All that is positive news for Beijing, as the government works to shore up stability ahead of a big leadership transition in the fall. An increase in capital outflows last year added downward pressure to the yuan, forcing officials to respond by boosting capital controls. It's a move that experts say appears to have worked, supporting the yuan's return this year.
And even though China's economy has also held up better than most expected this year, experts say uncertainty for the second half of the year could change sentiment. Some analysts are starting to wonder whether gains thus far will be pared back.
The yuan rate "has been so stable so far this year that it has become a cause of concern," said Macquarie analyst Larry Hu. The big question now, he pointed out, is what happens if the Chinese economy weakens or the U.S. dollar strengthens in the second half of the year. "The yuan's stability so far this year could be upset by expectations of worsening depreciation."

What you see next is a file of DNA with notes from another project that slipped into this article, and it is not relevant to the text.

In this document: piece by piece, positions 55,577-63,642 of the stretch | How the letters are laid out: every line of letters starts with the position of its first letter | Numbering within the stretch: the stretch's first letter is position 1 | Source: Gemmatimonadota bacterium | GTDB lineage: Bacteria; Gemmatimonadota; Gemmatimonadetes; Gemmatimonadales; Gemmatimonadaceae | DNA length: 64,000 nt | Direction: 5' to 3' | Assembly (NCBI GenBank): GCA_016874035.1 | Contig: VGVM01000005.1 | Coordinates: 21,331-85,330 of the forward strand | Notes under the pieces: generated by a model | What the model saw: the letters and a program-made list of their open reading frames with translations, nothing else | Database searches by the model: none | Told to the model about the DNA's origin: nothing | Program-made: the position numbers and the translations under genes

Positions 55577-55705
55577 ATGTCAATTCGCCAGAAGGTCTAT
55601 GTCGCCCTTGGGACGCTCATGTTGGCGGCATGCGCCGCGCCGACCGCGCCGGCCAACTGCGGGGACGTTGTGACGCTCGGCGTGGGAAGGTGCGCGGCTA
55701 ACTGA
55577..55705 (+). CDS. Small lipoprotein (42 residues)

So far, as growth in the world's second-largest economy has been stronger, "the economic case for a weaker currency has unravelled," said Mark Williams, chief Asia economist at research firm Capital Economics. "But we think there is a good chance that the tide for the renminbi has turned," pointing out that previous yuan bounces have before been reversed.
Indeed, a number of risks, such as financial vulnerabilities, remain when it comes to China's economic growth. "Large and rising debt levels across China's non-financial sector remain a significant risk factor," according to a recent Fitch Ratings report.